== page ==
Blessed are the speechmakers

15 Mar

Today's lesson in presentation skills is taken from the Catholic church. It's reported that priests have been advised to limit their sermons to eight minutes, to make them topical, and to avoid reading from scripts.

Today's students need to listen to these lessons. I have just assessed a rather flat presentation in which the team read from typed scripts inevitably resulting in a dull delivery. Yet when I asked a challenging question, the unscripted answer was fresh, interesting and academically sound. They were capable of being interesting, but seemed to think that dullness was expected of them.

The best explanation I've heard for why student presentations are so often so poor is that they only have university lecturers to emulate. Oh dear. 'University lecturer, you have just an hour to speak with deviation, hesitation and lots of repetition on the subject of…'

5 Responses to “Blessed are the speechmakers”

  1. Soyini 16/03/2010 at 9:22 pm #

    I have spent quite a few Sundays (and occasional Saturday evenings) trying to focus during a boring homily. So this Catholic welcomes the new restrictions.
    But to be fair, lecturers are second only to priests in creating mind-numbing presentations.
    Many would improve if they treated their audience as a participant in a conversation. Then their natural inflection returns and they automatiocally become more engaging.

  2. Richard Bailey 17/03/2010 at 9:15 am #

    Aping Cluetrain:
    ‘1. Lectures are conversations.
    2. There’s no congregation. Only community.’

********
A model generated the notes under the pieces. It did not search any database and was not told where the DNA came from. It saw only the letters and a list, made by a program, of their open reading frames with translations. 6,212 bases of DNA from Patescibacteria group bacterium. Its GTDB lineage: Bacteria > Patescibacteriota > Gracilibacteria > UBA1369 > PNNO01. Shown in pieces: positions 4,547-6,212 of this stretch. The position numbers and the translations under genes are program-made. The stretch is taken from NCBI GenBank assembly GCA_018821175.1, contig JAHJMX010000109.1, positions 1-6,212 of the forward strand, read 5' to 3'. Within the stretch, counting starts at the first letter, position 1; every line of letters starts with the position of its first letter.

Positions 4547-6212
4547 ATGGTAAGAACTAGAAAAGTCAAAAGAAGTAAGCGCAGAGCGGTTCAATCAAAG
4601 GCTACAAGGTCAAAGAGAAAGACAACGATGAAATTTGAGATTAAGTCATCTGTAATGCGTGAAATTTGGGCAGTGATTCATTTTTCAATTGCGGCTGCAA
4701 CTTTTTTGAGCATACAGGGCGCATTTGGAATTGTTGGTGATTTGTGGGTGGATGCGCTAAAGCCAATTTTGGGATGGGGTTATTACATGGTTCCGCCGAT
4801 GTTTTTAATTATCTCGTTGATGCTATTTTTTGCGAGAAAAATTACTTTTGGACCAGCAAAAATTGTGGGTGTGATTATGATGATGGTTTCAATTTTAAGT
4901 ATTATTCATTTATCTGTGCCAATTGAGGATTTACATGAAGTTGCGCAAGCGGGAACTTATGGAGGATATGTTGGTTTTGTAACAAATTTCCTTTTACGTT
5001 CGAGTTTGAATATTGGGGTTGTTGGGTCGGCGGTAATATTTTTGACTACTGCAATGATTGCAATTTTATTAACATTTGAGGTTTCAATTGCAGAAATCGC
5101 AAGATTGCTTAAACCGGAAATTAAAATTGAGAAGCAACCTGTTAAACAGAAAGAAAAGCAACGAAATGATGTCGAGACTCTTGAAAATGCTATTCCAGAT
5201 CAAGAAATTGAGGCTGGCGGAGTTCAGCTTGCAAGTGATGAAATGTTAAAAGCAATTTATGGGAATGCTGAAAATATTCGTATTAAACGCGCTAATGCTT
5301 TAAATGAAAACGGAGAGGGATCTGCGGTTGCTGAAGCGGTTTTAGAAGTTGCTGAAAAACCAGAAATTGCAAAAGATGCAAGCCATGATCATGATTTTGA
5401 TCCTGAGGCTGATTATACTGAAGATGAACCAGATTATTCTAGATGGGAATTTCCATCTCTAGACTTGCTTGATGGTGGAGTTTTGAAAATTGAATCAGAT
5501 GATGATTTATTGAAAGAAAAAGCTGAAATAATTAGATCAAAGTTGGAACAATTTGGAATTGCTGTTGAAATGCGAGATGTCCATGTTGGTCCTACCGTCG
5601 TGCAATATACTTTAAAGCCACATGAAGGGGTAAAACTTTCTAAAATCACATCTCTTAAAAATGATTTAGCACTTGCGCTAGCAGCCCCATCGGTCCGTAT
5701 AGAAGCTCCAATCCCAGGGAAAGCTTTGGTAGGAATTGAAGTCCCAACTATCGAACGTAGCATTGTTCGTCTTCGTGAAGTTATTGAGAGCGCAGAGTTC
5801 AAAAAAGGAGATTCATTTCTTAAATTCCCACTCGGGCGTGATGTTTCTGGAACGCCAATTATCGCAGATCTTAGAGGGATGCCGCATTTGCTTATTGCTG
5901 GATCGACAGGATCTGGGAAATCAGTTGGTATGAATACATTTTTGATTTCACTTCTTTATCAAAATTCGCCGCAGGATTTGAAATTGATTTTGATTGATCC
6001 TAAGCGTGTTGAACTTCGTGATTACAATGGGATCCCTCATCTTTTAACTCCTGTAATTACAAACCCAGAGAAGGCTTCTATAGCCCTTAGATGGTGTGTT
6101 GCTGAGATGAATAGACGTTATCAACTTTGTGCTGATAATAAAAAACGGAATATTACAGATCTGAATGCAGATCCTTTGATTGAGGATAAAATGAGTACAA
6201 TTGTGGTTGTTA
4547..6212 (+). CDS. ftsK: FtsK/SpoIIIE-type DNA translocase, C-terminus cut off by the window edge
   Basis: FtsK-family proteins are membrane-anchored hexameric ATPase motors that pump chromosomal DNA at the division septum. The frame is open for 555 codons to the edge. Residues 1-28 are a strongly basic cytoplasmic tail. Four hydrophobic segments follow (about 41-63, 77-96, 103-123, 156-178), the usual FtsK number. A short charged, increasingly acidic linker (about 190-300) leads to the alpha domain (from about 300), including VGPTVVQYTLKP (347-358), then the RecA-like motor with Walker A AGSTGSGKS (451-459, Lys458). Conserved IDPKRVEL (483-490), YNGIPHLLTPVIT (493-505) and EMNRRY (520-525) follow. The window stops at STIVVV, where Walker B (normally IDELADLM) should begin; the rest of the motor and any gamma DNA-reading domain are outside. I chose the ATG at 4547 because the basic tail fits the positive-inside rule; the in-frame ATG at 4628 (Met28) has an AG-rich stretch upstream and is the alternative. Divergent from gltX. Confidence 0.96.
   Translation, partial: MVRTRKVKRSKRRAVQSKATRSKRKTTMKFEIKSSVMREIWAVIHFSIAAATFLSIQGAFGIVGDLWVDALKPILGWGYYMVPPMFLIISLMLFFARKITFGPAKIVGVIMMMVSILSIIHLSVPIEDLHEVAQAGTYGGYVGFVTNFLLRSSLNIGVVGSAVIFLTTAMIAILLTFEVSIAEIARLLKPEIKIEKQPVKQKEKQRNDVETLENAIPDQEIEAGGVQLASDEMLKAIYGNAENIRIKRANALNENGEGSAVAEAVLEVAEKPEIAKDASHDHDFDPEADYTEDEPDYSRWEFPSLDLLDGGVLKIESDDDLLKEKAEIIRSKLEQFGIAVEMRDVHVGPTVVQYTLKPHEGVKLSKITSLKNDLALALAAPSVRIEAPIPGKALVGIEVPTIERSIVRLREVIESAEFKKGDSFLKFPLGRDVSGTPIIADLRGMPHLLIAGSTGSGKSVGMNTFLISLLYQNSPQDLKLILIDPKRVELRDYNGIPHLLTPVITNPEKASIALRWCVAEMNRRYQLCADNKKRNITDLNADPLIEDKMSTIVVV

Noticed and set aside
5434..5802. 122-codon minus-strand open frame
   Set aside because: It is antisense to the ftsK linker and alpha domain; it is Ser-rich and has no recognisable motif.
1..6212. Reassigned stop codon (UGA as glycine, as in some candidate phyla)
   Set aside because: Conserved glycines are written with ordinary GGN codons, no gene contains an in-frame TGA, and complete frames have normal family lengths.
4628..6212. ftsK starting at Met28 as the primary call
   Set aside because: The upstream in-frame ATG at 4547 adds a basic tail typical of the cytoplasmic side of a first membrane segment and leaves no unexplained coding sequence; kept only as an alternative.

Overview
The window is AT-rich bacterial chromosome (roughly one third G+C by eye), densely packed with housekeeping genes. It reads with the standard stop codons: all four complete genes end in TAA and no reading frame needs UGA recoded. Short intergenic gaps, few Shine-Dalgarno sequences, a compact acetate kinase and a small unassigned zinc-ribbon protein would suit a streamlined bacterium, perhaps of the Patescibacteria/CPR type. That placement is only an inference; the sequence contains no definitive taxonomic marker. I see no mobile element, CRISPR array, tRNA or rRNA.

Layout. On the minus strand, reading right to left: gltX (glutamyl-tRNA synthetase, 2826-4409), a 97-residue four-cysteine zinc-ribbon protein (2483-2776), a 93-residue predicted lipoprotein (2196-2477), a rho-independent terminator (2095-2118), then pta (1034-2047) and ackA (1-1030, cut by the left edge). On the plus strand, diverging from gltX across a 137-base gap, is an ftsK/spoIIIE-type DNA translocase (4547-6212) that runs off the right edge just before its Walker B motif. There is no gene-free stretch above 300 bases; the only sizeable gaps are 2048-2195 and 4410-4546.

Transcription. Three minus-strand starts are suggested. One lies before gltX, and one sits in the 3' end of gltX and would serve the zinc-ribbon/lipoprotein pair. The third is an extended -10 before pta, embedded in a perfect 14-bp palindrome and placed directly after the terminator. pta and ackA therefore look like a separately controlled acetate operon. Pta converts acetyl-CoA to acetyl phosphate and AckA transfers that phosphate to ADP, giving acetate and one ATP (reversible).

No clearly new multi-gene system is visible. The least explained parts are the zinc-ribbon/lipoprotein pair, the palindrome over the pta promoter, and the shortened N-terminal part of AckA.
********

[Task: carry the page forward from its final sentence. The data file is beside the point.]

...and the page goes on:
3. Soyini 19/03/2010 at 3:55 pm #

    I just added that book: The Cluetrain Manifesto to my every expanding reading list. Thanks for referring to it.

  4. bianca 19/03/2010 at 8:05 pm #

    I had seminaries where students were supposed to prepare a speech and speak freely in front of all, about 10, 15 minutes and the rest of us criticized them after. That went very well..

  5. Ben Cotton 21/03/2010 at 11:05 am #

    Looking back to my student days I think many of the groups I worked with were generally risk averse. Individuals didn’t want to get anything wrong and mitigated against any risks that may have a negative impact upon grades.
    For some students this meant reading around the subject, whilst for others it meant writing a script. The difference between the two approaches is huge. I also think many teams suffered from group think with people wanting to conform with the majority.
    Whilst, I sympathise with those adopting the safety first approach and reading from notes, taking the time to read around a given topic will result in a much more authentic and human presentation. Not having notes may seem like a high risk strategy, but it is those who take risks and show initiative and creativity that will distinguish themselves from the crowd.
    If that doesn’t persuade you, perhaps this will? Reading from a script is boring for your audience and it is often your audience who will be marking you!

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